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Heat at Spurs: Miami Ready for Prime Time?

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If Miami's going to get its first road win this weekend, it's going to have to earn it. A brief but grueling two-day road trip begins tonight in San Antonio with an 8 p.m. ESPN game against the Spurs.

All NBA observers understand that there are two Spurs teams - the winter one, and the spring one. The winter version is a subdued group slogging through a league-mandated prerequisite to a class they're easily qualified for. They'll win enough to get to the postseason, but lose enough to make everyone write them off. That happens every year, but it's happening in earnest in 08-09.

The Spurs started 0-3 and needed a heroic Tony Parker effort to knock off the lowly Timberwolves and notch a win. This, of course, provokes the annual debate over whether the stalwart contender is still viable, if this is just its typical early-season ambivalence or the early signs of a fade that will eventually, inevitably happen. I can comfortably guarantee you that it's the first. San Antonio is going nowhere, and the Spurs will be heard from in this postseason. The team is squarely in the Utah Jazz phase of its protracted run of contention: analysts will talk about this team's window closing for the next five years, and eventually time and repitition will prove them right. But they're not right yet.

So what does that have to do with the Heat? Well, our fledgling team is walking into a lion's den tonight. San Antonio makes its living floating above the cacophony, aloof to the roller-coaster of public opinion and the mindless screams of its inhabitants. But it does not have a completely tin ear. The Spurs will occasionally prod the conversation with a reminder of its power, and tonight looms as an opportunity to do just that. A national TV tilt against an unproven team without a road win to its name, a squad made all the more vulnerable by the rookies dangled at the Spurs' two positional pillars of power. We'll discuss those below. I'm just saying, this game is going to be a bastard.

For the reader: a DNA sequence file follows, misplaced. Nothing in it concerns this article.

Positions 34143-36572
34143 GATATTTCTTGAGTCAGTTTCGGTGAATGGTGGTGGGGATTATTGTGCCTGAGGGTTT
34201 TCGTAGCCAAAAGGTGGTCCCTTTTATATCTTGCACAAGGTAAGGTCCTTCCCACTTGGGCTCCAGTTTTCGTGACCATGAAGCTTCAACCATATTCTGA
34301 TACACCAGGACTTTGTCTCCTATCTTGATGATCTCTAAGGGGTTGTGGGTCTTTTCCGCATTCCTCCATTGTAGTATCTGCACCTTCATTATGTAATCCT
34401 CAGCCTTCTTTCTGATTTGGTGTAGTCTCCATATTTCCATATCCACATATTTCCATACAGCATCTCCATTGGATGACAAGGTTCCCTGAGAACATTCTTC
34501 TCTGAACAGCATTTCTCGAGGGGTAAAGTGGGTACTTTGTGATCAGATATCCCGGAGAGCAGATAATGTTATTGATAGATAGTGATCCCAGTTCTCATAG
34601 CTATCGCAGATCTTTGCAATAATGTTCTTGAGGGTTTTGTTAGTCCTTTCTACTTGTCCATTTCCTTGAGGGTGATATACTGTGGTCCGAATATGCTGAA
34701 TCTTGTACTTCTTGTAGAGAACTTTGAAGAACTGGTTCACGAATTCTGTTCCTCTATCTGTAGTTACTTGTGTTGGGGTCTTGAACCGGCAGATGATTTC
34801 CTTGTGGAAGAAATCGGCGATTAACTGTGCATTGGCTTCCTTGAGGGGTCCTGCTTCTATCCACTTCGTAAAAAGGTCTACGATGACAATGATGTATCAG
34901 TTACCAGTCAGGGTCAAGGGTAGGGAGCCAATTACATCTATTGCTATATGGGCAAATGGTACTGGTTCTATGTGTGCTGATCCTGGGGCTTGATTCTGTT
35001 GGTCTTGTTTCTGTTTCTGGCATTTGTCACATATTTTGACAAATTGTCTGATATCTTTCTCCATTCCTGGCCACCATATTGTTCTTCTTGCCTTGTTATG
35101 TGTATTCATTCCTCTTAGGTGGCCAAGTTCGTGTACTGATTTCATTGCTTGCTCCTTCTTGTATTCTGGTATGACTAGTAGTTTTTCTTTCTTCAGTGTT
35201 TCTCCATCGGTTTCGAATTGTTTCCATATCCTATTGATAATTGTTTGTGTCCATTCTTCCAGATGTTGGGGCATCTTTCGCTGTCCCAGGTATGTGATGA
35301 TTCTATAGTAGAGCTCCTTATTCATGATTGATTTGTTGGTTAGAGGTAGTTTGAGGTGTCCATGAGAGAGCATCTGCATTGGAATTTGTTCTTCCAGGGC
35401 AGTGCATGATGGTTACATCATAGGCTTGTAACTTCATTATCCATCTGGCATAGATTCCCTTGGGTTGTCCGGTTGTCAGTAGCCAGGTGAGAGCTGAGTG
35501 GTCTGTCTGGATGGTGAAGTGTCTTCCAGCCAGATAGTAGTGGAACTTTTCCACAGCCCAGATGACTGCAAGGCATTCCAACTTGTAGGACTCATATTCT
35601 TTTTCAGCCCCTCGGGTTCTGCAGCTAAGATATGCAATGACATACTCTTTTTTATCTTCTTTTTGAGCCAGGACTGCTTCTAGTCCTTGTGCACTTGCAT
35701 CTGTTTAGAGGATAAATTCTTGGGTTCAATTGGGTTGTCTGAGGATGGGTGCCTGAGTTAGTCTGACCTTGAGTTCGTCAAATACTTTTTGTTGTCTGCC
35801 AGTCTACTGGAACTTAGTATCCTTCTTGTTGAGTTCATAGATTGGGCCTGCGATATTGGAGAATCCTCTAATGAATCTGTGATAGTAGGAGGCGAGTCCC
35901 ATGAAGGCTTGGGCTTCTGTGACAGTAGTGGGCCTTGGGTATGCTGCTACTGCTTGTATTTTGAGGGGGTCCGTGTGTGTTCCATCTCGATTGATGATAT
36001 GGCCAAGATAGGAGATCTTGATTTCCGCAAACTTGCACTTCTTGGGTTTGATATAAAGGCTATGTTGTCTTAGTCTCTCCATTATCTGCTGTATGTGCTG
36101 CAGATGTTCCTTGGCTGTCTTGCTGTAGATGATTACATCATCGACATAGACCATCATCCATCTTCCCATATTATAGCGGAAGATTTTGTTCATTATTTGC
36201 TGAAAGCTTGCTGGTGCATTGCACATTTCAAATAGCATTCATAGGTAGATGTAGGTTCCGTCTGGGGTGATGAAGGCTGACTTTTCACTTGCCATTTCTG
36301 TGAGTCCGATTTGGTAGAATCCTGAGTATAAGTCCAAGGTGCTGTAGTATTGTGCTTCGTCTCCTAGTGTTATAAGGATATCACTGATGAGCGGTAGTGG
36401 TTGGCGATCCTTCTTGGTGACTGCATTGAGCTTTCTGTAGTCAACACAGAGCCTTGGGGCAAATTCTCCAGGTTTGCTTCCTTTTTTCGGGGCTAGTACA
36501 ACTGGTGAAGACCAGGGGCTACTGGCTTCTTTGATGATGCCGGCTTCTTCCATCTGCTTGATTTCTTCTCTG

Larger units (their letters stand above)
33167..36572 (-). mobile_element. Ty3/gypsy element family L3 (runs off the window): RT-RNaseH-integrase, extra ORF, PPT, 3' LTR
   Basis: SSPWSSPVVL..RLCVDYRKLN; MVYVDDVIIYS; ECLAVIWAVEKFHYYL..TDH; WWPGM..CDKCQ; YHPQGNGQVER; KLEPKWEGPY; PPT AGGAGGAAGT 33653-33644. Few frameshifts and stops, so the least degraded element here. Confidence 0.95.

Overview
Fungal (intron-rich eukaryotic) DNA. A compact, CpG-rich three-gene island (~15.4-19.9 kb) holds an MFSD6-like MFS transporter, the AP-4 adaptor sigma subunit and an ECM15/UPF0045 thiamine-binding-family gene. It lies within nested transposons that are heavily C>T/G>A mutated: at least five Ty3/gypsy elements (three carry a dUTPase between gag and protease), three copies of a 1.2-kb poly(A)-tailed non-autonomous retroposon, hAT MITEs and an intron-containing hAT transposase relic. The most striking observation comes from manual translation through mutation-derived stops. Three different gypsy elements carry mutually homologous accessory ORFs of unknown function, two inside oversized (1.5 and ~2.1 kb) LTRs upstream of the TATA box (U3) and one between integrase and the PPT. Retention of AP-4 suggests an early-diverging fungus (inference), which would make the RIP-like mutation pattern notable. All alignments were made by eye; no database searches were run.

Matchup of the night: Tony Parker vs. Mario Chalmers.

Chalmers passed the steady-vet test by outplaying Philadelphia's Andre Miller, but the ante gets upped tonight. The Heat struggles to keep quick guards out of the lane, and none is better at doing exactly that than Parker. Chalmers will be the point man on the project, but the effort will truly be a team effort, requiring lots of double teams, traps and other forms of need-based assistance for the overmatched rookie. The hope is that Chalmers doesn't have to hand the whole thing over to Dwyane Wade, placing an added burden on the Heat's offensive centerpiece. Also too, Chalmers could knock down a j whenever he's ready.

Opposing player I'm scared of: Tim Duncan.

I was going to say Roger Mason Jr., but he kind of stole the element of surprise with a 26-point outing Wednesday. (You'll recall that Mason is the guy Pat Riley lamented letting escape his clutches this summer.) So let's roll with Duncan, who the Heat will likely guard with Udonis Haslem to spare rookie Michael Beasley a humbling thrashing. I almost want Beasley to guard Duncan tonight, just to feel what it's like to get owned by a living legend. That might happen on the opposite end, where Duncan may cross-check Beasley while Fabricio Oberto or Matt Bonner throws a hand in Haslem's face. Either way, the Heat's smallish frontcourt is a buffet line even for the still-hibernating early-season version of Duncan.